Foreleg, cheeks and maw
The gift of the foreleg and maw of a kosher-slaughtered animal to a kohen is a positive commandment in the Hebrew Bible. In Mishnah interpretation a continuing application of the commandment is identified both in the Land of Israel and among Jewish diaspora. Rabbi Yosef Karo in Shulchan Aruch Yoreh Deah 61:1, rules that after the slaughter of animal by a shochet, he is obligated to separate the cuts of the foreleg and maw give them to a kohen without the kohen paying or performing any service; the source of the gift to the priest is found in Deuteronomy: And this shall be the priests' due from the people, from them that offer a sacrifice, whether it be ox or sheep, that they shall give unto the priest the shoulder, the two cheeks, the maw. In rabbinical interpretation this is a positive commandment requiring the shochet to give the aforementioned parts of a kosher-slaughtered animal to a kohen; this giving is required to be free of both servicial compensation. Contrary to common misconception these gifts are mundane and are not associated with all or part of the sacrificial offerings brought on the central altar in the Jerusalem temple.
The early Rabbinical authorities felt the need to specify the specific animal parts to be given due to confusion in understanding which animal parts the Torah verse refers to, and, required to give them. The earliest extant Midrash on the above quoted text is found in the Sifri to Deuteronomy 18:3 which relays the following detail: Foreleg: The right foreleg in its entirety Cheeks: The lower jaw with attached cheek flesh, tongue included Abomasum: The abomasum in its entirety The Mishnah states that the application of this Mitzvah is not dependent on whether the Temple in Jerusalem stands, it is non dependent on whether the animal is slaughtered in or outside the Land of Israel, as the gift are to be given nonetheless. The Talmudic view coincides with that of the Mishnah requiring the giving outside the Land of Israel; the basis of this view is due to the Mitzvah not being an obligation of the land but an obligation of the body. The Talmud delves further than the Mishnah in terms of citing instances of penalties being levied against both individual transgressors and entire communities for failure to give these gifts.
The view of Hai ben Sherira coincides with the Talmud regarding penalty, urging excommunication on those who do not carry out the commandment. Among the opinions expressed by the Rishonim most fall back to either the opinion of Maimonides and Meir of Rothenburg or Rashi's responsum. Maimonides, both in his commentary to the Mishna and in his Mishna Torah compilation was of the opinion that the giving of the gifts was mandatory outside Israel. Nachmanides opined that any leniency applied to giving of the gifts outside the land would lead to forgetting about the practice, he therefore stated that regardless of whether the obligation is direct from the Torah or Rabbinical the gifts are to be given outside the land. Dealing with the issue of gift giving outside the land of Israel Meir of Rothenburg was by far the most lengthy and detailed of all opining rabbis. By analyzing the issue at supreme depth, implicitly differing from Rashi's opinion, Meir reasoned that reliance on Rabbi Elai in the Mishnah for leniency or/and invoking a hekesh between reishith haGez and the gifts is invalid..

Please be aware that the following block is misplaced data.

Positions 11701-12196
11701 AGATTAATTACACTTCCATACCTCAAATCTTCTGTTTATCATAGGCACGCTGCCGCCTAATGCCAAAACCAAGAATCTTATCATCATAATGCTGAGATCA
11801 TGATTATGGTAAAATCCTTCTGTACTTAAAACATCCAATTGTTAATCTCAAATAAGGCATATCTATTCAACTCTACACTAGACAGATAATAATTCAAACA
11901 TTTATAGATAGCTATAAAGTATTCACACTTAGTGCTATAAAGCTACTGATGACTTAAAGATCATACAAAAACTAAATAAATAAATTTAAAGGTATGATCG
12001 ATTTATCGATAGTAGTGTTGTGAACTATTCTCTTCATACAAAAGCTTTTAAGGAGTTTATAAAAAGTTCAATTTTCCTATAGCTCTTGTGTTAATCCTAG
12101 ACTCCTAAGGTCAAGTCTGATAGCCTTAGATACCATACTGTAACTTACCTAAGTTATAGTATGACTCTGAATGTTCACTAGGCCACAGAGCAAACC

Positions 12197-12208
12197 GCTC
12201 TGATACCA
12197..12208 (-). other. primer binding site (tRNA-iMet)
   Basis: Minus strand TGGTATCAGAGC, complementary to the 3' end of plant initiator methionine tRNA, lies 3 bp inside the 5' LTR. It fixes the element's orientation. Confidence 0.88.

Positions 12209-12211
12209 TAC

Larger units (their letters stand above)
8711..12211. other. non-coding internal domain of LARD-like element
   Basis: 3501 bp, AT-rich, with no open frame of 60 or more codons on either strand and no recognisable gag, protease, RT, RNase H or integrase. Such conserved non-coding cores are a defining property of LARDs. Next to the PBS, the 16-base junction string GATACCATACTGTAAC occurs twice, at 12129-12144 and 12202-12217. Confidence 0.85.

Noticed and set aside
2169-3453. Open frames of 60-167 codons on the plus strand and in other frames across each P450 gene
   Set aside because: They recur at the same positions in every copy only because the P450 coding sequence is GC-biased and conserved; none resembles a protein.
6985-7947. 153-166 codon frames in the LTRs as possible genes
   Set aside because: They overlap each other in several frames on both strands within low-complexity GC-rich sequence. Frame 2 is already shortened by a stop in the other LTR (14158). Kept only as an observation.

Rabbi Shlomo Yitzhaki, "Ra-Sh-I", in a responsum to Rabbi Yehuda the son of Rabbi Machir - in an attempt to explain the practice of the common folk withholding of the gift - cites reliance on a lone talmudic interpretation of the opinion of the Tanna Rabbi Elai. Rashi goes a step further by grouping the giving the Foreleg Cheeks and Abomasum with the Mitzvha of Reishis HaGeiz. Being that Terumah is nonapplicable outside Israel likewish is the giving of Reishes HaGeiz and the giving of the foreleg cheeks and abomasum.. Who would object? Those that give come on them blessing of good, but they've accustomed themselves to Rabbi Elai who said regarding the gifts... that they are not done only in the land. As we've learnt the gifts are not done only in the land; as we compare "give" and "give" from Terumah. And the giver -reaps complete benefit as, he who sais a minhag -we do not promote -but we instruct. And he who sais "they've accustomed themselves" -we do not instruct, if acted on we don't instruct to backtrack..
Rashi goes on to state that in many communities where Jews dwell there is a complete lack of Kohanim -thereby making the giving of the gifts technically impossible. Rashi conclu